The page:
First edition. New York : Alfred A. Knopf, 2008.
346 pages : illustrations ; 25 cm
An illuminating study of the American struggle to comprehend the meaning and practicalities of death in the face of the unprecedented carnage of the Civil War. During the war, approximately 620,000 soldiers lost their lives. An equivalent proportion of today's population would be six million. This book explores the impact of this enormous death toll from every angle: material, political, intellectual, and spiritual. Historian Faust delineates the ways death changed not only individual lives but the life of the nation and its understanding of the rights and responsibilities of citizenship. She describes how survivors mourned and how a deeply religious culture struggled to reconcile the slaughter with its belief in a benevolent God, and reconceived its understanding of life after death.--From publisher description.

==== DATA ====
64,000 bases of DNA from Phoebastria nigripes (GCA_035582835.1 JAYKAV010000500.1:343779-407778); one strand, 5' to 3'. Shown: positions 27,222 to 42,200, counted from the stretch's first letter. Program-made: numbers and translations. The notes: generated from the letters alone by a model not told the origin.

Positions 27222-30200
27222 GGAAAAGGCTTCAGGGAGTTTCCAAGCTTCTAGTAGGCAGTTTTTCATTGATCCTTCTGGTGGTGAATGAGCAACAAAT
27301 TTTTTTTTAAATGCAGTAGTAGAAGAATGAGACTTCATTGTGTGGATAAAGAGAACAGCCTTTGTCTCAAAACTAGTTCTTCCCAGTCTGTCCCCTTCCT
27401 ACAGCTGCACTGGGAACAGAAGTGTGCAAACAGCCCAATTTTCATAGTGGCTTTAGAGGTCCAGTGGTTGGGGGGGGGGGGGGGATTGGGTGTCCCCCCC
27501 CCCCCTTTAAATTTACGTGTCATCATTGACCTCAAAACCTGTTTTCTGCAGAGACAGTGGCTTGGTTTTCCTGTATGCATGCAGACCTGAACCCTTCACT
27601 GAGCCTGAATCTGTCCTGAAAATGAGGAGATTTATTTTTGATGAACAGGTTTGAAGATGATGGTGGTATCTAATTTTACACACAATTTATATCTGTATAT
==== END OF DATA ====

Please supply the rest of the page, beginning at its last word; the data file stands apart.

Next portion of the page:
Includes bibliographical references (pages -322) and index.
The work of death -- Dying: "to lay down my life" -- Killing: "the harder courage" -- Burying: "new lessons caring fro the dead" -- Naming: "the significant word UNKNOWN" -- Realizing: civilians and the work of mourning -- Believing and doubting: "what means this carnage?" -- Accounting: "our obligations to the dead" -- Numbering: "how many? how many?" -- Epilogue: Surviving